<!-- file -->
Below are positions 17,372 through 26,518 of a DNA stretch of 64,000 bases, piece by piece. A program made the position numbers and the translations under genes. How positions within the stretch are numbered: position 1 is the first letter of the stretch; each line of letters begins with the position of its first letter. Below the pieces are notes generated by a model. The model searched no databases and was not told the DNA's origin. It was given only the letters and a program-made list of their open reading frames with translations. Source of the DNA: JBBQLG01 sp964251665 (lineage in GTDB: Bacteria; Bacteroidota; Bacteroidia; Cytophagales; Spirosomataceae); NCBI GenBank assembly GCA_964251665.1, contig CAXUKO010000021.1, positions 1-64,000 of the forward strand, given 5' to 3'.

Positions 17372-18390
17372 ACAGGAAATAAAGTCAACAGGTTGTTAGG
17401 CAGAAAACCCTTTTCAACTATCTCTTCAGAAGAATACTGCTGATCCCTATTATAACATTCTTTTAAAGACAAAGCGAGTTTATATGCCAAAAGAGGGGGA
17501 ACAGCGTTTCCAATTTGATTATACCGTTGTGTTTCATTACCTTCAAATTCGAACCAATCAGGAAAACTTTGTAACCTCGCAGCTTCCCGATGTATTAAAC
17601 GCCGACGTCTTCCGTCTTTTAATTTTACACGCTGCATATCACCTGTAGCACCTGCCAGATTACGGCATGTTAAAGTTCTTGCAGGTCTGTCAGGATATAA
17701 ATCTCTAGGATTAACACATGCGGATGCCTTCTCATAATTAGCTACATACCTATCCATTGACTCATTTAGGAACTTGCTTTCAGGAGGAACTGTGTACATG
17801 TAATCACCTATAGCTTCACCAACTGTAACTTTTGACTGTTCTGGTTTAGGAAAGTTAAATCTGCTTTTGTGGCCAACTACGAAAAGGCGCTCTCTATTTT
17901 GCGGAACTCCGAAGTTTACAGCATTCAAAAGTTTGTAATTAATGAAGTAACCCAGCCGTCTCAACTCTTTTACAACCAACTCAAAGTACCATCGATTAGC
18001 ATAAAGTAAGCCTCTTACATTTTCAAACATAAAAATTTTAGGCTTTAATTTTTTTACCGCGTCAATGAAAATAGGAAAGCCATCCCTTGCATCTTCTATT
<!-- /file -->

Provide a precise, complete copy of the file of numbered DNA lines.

Below are positions 17,372 through 26,518 of a DNA stretch of 64,000 bases, piece by piece. A program made the position numbers and the translations under genes. How positions within the stretch are numbered: position 1 is the first letter of the stretch; each line of letters begins with the position of its first letter. Below the pieces are notes generated by a model. The model searched no databases and was not told the DNA's origin. It was given only the letters and a program-made list of their open reading frames with translations. Source of the DNA: JBBQLG01 sp964251665 (lineage in GTDB: Bacteria; Bacteroidota; Bacteroidia; Cytophagales; Spirosomataceae); NCBI GenBank assembly GCA_964251665.1, contig CAXUKO010000021.1, positions 1-64,000 of the forward strand, given 5' to 3'.

Positions 17372-18390
17372 ACAGGAAATAAAGTCAACAGGTTGTTAGG
17401 CAGAAAACCCTTTTCAACTATCTCTTCAGAAGAATACTGCTGATCCCTATTATAACATTCTTTTAAAGACAAAGCGAGTTTATATGCCAAAAGAGGGGGA
17501 ACAGCGTTTCCAATTTGATTATACCGTTGTGTTTCATTACCTTCAAATTCGAACCAATCAGGAAAACTTTGTAACCTCGCAGCTTCCCGATGTATTAAAC
17601 GCCGACGTCTTCCGTCTTTTAATTTTACACGCTGCATATCACCTGTAGCACCTGCCAGATTACGGCATGTTAAAGTTCTTGCAGGTCTGTCAGGATATAA
17701 ATCTCTAGGATTAACACATGCGGATGCCTTCTCATAATTAGCTACATACCTATCCATTGACTCATTTAGGAACTTGCTTTCAGGAGGAACTGTGTACATG
17801 TAATCACCTATAGCTTCACCAACTGTAACTTTTGACTGTTCTGGTTTAGGAAAGTTAAATCTGCTTTTGTGGCCAACTACGAAAAGGCGCTCTCTATTTT
17901 GCGGAACTCCGAAGTTTACAGCATTCAAAAGTTTGTAATTAATGAAGTAACCCAGCCGTCTCAACTCTTTTACAACCAACTCAAAGTACCATCGATTAGC
18001 ATAAAGTAAGCCTCTTACATTTTCAAACATAAAAATTTTAGGCTTTAATTTTTTTACCGCGTCAATGAAAATAGGAAAGCCATCCCTTGCATCTTCTATT